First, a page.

Prescribing Practices of Quetiapine for Insomnia at a Tertiary Care Inpatient Child and Adolescent Psychiatry Unit: A Continuous Quality Improvement Project.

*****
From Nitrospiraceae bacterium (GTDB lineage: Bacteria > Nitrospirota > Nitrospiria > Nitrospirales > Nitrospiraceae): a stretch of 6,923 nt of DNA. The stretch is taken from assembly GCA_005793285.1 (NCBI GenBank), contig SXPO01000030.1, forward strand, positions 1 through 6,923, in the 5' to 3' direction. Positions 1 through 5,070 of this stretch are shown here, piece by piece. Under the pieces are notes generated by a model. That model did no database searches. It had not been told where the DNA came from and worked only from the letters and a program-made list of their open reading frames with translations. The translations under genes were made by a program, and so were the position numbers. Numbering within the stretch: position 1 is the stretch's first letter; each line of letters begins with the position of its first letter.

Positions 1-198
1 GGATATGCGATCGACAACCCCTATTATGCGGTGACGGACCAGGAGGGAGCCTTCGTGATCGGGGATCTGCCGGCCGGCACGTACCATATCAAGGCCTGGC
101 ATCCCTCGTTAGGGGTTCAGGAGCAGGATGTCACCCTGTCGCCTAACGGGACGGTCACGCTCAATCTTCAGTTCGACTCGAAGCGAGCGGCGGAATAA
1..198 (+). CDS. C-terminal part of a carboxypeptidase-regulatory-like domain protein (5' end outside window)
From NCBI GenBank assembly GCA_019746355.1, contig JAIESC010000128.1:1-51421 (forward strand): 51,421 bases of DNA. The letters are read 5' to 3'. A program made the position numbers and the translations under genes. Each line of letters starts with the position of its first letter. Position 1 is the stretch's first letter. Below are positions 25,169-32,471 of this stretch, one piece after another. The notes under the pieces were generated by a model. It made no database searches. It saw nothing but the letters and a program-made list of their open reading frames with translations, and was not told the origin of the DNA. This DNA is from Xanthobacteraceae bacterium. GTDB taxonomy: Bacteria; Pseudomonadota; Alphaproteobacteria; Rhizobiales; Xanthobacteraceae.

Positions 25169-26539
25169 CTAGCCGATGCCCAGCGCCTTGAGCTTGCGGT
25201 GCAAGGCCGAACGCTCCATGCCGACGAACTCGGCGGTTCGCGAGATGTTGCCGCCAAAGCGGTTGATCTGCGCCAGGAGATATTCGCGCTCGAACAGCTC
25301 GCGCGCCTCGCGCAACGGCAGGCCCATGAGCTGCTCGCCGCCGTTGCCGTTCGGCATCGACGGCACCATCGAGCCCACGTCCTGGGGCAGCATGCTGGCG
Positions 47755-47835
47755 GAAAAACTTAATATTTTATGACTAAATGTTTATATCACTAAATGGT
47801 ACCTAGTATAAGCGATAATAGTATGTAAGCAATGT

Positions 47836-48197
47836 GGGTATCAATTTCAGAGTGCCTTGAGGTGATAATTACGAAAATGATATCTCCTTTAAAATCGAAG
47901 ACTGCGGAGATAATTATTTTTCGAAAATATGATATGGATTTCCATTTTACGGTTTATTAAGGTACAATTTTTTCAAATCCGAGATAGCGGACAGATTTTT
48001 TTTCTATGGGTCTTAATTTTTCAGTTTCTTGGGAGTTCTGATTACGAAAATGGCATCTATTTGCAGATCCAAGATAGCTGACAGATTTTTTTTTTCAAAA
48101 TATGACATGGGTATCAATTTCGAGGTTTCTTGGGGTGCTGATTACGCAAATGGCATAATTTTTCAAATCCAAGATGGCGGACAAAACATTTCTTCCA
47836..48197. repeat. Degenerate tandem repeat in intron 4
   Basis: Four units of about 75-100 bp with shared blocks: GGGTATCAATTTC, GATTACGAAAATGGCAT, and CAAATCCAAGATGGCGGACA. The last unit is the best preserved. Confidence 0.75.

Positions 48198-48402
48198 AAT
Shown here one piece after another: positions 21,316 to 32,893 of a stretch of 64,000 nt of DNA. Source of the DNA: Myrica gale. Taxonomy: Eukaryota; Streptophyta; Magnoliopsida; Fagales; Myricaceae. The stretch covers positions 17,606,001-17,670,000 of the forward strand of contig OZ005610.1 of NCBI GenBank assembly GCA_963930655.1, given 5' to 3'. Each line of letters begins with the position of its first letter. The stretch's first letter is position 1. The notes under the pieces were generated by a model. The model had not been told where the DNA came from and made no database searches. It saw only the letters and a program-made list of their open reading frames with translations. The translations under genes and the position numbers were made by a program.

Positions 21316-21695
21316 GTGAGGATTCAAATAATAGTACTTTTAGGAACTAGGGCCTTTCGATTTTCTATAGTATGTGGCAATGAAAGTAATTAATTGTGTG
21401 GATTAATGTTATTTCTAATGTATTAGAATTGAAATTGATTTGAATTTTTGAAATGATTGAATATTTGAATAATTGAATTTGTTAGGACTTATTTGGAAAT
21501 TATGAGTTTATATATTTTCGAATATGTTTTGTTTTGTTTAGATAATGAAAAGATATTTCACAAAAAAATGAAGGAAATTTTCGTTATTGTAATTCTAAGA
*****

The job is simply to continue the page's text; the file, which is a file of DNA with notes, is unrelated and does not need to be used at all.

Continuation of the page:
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OBJECTIVE: To examine the prescribing practices of quetiapine for insomnia at a tertiary care child and adolescent psychiatric inpatient unit. METHOD: A retrospective chart review was conducted on all admissions in 2013 involving night-time only prescription of quetiapine. We examined patient demographics, discharge diagnoses, physician's written indications for prescriptions, and maximum doses used. If used for insomnia only, we noted any documentation of past sedative trials, concurrent prescriptions of other sedative agents, whether quetiapine was started in hospital or continued as a part of a community regimen, and whether quetiapine was continued on discharge. RESULTS: Of 720 admissions, 83 (11.5%) involved the prescription of night-time only quetiapine, and 47 of the 83 (57%) were for insomnia only. Of patients prescribed quetiapine for insomnia only, most common discharge diagnoses were anxiety disorder (35%), depressive disorder (27%), eating disorder (27%), and Cluster B/borderline personality traits/disorder (25%). Mean age was 15.4 years; mean maximum dose was 41.2 mg. Quetiapine was often started during admission (89.5%) and continued on discharge (66%). About 40% of these cases involved concurrent prescription of other sedative agents. Most patients (81%) had no documented history of prior sedative trials. CONCLUSIONS: Quetiapine is used not infrequently for the management of insomnia in adolescents in tertiary mental health settings. We highlight the nuances associated with the prescription of quetiapine for the treatment of insomnia in the unique setting of the child and adolescent psychiatric inpatient unit, emphasizing the importance of weighing short-term use with potential long-term adverse consequences if continued in the community setting.
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